Tensions rise in the wake of Iran's alleged assassination plot of the Saudi ambassador in Washington.
A few months ago, when Mohammad Reza Naghdi, the top-ranking general of the Revolutionary Guard and the head of Iran’s paramilitary force Basij, stated that “We must shift the battleground from our region into their territory … one that takes our interests into account as well,” the world did not take the gesture seriously, considering it empty rhetoric. Now, as the United States accuses Iran of the attempted assassination of Saudi Arabia’s ambassador to Washington, perhaps the world should reconsider Naghdi’s words, taking them as part of a radical shift in the foreign policy of the Islamic Republic of Iran. These changes could largely be attributed to the effects of the “Arab Spring” on Iran’s position in the region.
Although U.S. officials frequently accuse Iran of acting against American interests in the Middle East, Iran has never before revealed its direct will against the U.S. outside of that region. Accusing Iran of attempting to bomb Washington is the most serious allegation the U.S. has made against the Islamic regime in the three decades since the Iranian Revolution. The Islamic state, predictably, denies the allegation.
Iran’s alleged plot to bomb Washington sits at odds with its official condemnation of the 9/11 terrorist attacks, putting many experts in a state of confusion. During the last week, analyses of the situation have ranged from questioning the allegation altogether to considering the attempted bombing as a manifestation of an internal conflict among Iranian decision-makers.
Although many explanations have been put forth, perhaps the most likely has to do with the residual effects of the Arab Spring. In light of the revolutionary events taking place in the Middle East – specifically what is unfolding in Syria, Iran’s most strategic ally – it seems that the Islamic Republic is encountering a new, and perhaps very serious, threat to its own standing in the region.
Iran’s official gestures since the beginning of the Arab Spring have been contradictory. On the one hand, Iran welcomed the regime changes in Tunisia, Egypt, Libya, and Yemen as the end of old dictatorships. On the other hand, it has demonstrated its absolute support for Bashar al-Assad’s repressive regime in Syria. Some suggest that Iran supports al-Assad unconditionally because, through al-Assad and Hezbollah, Iran is able to impose its will upon other countries in the region. This theory is one of the main reasons U.S. ally Saudi Arabia encourages more international pressure on al-Assad’s regime, even urging the U.S. to take military action in Syria.
Although Iran has many conflicts with Saudi Arabia, its Supreme Leader has stated that foreign intervention in Syria is one thing that will not be tolerated. Iran and Syria have a security agreement that if one of them is attacked, the other will intervene.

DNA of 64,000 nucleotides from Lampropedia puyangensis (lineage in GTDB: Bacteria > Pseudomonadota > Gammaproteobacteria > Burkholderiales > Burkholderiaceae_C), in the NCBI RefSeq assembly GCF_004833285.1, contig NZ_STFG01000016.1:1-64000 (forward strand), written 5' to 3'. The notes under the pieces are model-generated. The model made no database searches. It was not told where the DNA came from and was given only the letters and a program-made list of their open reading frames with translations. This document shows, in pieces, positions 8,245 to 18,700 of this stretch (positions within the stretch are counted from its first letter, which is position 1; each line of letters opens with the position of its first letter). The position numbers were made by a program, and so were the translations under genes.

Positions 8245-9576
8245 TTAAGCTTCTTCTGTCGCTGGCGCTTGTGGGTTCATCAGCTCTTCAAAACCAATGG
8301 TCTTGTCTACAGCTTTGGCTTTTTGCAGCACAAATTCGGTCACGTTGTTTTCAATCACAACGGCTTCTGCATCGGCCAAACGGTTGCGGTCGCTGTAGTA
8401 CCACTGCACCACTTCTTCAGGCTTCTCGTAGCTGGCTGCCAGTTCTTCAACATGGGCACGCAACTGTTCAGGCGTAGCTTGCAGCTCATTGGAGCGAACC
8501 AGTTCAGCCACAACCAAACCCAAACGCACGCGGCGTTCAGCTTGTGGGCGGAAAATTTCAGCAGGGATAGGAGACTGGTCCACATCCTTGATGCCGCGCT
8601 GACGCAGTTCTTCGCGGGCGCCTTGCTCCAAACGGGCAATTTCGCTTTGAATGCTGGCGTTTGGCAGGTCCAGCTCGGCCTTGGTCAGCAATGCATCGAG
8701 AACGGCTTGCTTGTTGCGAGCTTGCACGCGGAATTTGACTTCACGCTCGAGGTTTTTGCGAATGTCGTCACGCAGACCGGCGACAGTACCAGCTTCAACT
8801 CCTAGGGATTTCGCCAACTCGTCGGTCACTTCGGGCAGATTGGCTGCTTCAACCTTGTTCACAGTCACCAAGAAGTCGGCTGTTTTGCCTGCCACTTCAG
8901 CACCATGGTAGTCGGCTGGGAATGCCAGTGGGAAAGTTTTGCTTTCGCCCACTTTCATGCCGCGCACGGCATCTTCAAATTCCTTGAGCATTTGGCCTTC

Recent reports suggest that when Turkish Foreign Minister Ahmet Davutoglu met Bashar al-Assad to deliver a “strong message” against Syria's crackdown on protests and mentioned the possibility of foreign intervention, President al-Assad replied that if one missile struck Syrian territory, the results would be disastrous for the whole region. The Iranian website Tabnak, which operates under the direction of the former leader of the Revolutionary Guard, suggested that al-Assad’s confidence came from the existence of Iranian missiles, which, in the event of an attack on Syria, would target U.S. interests and military resources based in the Middle East. Iran and Syria have both articulated their vision of response to any direct interference – they both claim the whole region will go up in flames.
It is clear that both Iran and Saudi Arabia are highly anxious about the potential long-term consequences of the Arab Spring – that is, the movement’s potential to topple their authoritarian rule. Each country in the region is not only grappling with its own internal problems, but is also keeping an eye on neighbouring countries, whose tensions could exacerbate them. From Iran’s perspective, the possibility of U.S. and Saudi Arabian interference in Syria targets the Islamic Republic’s very existence.
During the last three months, Iran has made numerous attempts to convey a conciliatory message to the U.S., but that message seems to be falling on deaf ears. Last August, through Afghanistan’s leadership, Iran sent a message that it was ready to co-operate with NATO and the U.S. in Afghanistan. The second message came a few weeks later, when Moqtada al-Sadr, who is one of the most influential Iraqi opponents to both western troops and the Iraqi government – and who is considered one of Iran’s closest allies – announced that he has decided to assist the Iraqi government for the sake of establishing stability. Finally, Iran released the American hikers Shane Bauer and Josh Fattal just before the UN general summit in September 2011. This was the Islamic state’s last attempt to demonstrate that it was prepared to come to some kind of consensus with the U.S. to guarantee its security. However, the U.S. did not offer Iran any such guarantees, and seemed to ignore its overtures. This no doubt rang alarm bells for Iran.
If Iran was indeed responsible for attempting to assassinate Saudi Arabia’s ambassador to Washington, then it marks the first time that Iran has employed an official member of the Revolutionary Guard in an attack against the U.S. and Saudi Arabia. The significance of this should not be underestimated. There have always been tensions between the U.S. and the Islamic Republic of Iran, but the alleged bomb plot suggests Iran is sending a new message – that it is prepared to move the battleground from the realm of empty rhetoric to that of direct conflict.
Source: the Mark